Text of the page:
Couldn’t be bothered even to make the alien’s make up look different…

          The only major difference was that the alien doesn’t die at the end. You know, I’m not a huge fan of gore and violence, but it’s really weird to have two years of combat, battle, hazards, explosions, transporter accidents, minefields, etc., yet everyone – even the bad guys – escapes unharmed from every episode. Gets hard to accept after a while.

          • GrimSean says:

            Re: I’m Beaming Up And Out Of ST and UPN

            Then our housemate (who refuses to watch Enterprise) comes home and walks into the living room. He takes one look at the screen, knowing nothing of the plot, and says “Hey that alien looks just like the one from Enemy Mine!”.

            Couldn’t be bothered even to make the alien’s make up look different…

            Which pretty much makes the only thing they didn’t manage to theive from Enemy Mine be Louis Gosset Jr, and it almost would have been more palatable if they had.

          • jsimon12 says:

            Re: I’m Beaming Up And Out Of ST and UPN
            Heck, same thing happened to me. I was at work, the Tivo was recording Enterprise, and my wife who isn’t a Trek or Sci-Fi fan calls me up and says that Enterprise is ripping off EnemyMine, and starts jokingly says “ZAAAAAAAMEEES!!!!”. So I figure she is making fun, I watch the first 20 minutes, and damn if it isn’t the same makeup. Oh well, Trek is going in the crapper.

  6. scharkalvin says:

    Plot reuse — dawn
    Well it may have been a ripoff of “Enemy Mine”, but I think it was well done. Not as good as the movie, but good considering they had to limit it to 45 minutes (after you factor the commerical time).

    I’ve said it before, I’ll say it again, there are only so many original plots, many movies reuse some plot elements from others, some even take the whole story and re-tell it. STTOS episode “The balance of Terror” reused the plot from the war movie “the enemy below”, and did a good job of it. The scifi move “Outland” was nothing more than “High Noon” set in outer space, and it was also a good re-telling of a good plot. Nothing wrong with this sort of thing. STTMP (start trek the motion picture) was sortof an expanded verison of the episode “the changeling”
    come to think of it. Any other examples?

    Off on a tangant, is T’Pol supposed to be the same T’Pol who latter was a major political figure on Vulcan in STTOS episode “Amok Time”? She would have been about the right age, for Vulcans anyway.

    • GrimSean says:

      Re: Plot reuse — dawn

      Well it may have been a ripoff of “Enemy Mine”, but I think it was well done. Not as good as the movie, but good considering they had to limit it to 45 minutes (after you factor the commerical time).

      I’ve said it before, I’ll say it again, there are only so many original plots, many movies reuse some plot elements from others, some even take the whole story and re-tell it.

      In my mind, it’s one thing to reuse plot elements from other sources, and a very different thing to reuse the entire plot. I have nothing against remakes/re-imaginings of movies or television shows because they are going into it with the intent to redo the original. However, when it comes to something like Enterprise, (a series which IMHO had a lot of potential when it started), rehashing plots and plot devices so blatantly, that’s plagiarism. I really wouldn’t have been so upset about this episode stealing the majority of Enemy Mine, except the alien makeup even looked a lot a like – that definitely crosses a line, plus there’s also the fact that they could have changed it so as to not resemble Enemy Mine as much fairly easily – Trip could have gone down to the moon to rescue the alien, for instance, rather than having been shot down (which is exactly what happened to the human in Enemy Mine) and been trapped there when his engines failed.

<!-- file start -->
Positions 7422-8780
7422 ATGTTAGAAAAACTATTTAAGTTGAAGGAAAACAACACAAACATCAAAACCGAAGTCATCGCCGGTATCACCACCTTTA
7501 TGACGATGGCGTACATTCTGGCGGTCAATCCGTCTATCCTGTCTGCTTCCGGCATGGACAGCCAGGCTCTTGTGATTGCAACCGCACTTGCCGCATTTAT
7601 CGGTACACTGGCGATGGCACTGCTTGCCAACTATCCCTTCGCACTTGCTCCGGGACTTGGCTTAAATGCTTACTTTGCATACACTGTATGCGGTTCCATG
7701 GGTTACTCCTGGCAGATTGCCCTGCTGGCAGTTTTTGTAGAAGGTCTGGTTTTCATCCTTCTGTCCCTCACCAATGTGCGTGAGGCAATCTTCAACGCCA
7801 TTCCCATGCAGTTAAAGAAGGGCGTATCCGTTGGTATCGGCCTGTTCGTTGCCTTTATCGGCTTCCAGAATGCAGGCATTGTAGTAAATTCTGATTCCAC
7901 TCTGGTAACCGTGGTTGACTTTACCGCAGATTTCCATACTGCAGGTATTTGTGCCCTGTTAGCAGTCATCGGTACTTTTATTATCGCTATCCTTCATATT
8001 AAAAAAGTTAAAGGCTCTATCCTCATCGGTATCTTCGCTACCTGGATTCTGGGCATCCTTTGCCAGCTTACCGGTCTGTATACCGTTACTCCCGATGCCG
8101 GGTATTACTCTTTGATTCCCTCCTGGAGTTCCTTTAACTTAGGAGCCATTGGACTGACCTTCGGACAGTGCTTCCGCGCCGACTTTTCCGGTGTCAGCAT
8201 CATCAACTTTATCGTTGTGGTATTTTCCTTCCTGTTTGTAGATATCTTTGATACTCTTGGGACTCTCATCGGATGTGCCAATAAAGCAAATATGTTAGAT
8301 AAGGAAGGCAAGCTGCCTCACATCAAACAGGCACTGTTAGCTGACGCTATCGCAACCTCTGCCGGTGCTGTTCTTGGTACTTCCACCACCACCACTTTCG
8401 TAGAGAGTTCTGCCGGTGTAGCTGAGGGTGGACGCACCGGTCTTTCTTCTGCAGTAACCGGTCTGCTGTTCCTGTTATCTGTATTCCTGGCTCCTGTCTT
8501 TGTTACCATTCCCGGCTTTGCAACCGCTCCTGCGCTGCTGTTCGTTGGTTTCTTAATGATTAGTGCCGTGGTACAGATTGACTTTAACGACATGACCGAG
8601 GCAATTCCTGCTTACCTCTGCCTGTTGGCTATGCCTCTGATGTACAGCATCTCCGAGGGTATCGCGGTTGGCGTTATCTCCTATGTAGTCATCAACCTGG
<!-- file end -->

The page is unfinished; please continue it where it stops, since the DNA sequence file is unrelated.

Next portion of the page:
Good examples of reuse-of-plot / remakes are “Fistful of Dollars” and “Last Man Standing”, which are both based on Akira Kurosawa’s “Yojimbo”, one of the all time great Samurai films. They follow the original in a general sense and borrow some essential scenes (Fistful is almost a shot-for-shot remake, just in english and with more guns than swords), and once you know that you can see the similarity.

      As to your “only so many original plots” statement, if that were true why does anyone bother to create new things? You might want to stop reading David Eddings books (he’s notorious for reusing his plots) and branch out into other areas in order to find some new stuff. There’s plenty of original material out there, and I don’t think the human imagination is in any danger of running out.

  7. Go-T-Boy says:

    Star Fleet’s survival training sucks
    All in all, I thought this was an ok episode; saved, as many have pointed out, by Trinnear’s performance. I did, however, find myself screaming (mentally) at the television for them to GET INTO THE FRICKIN SHADE PEOPLE! There he is, looking out over a wonderful vista which shows plenty of useful topology, providing more than enough shade for everyone and he sits there, with his top off, in the full glare of the sun. Later on, Phlox explains he’s recovering from sunburn.. Well, duh..

    I also agree heartily that beaming down a fresh supply of water would have been the obvious thing to do. Archer, however, was probably too busy practicing for his next wooden delivery of clap-trap to think about it in too much detail.

    Here’s hoping for better in the next ep.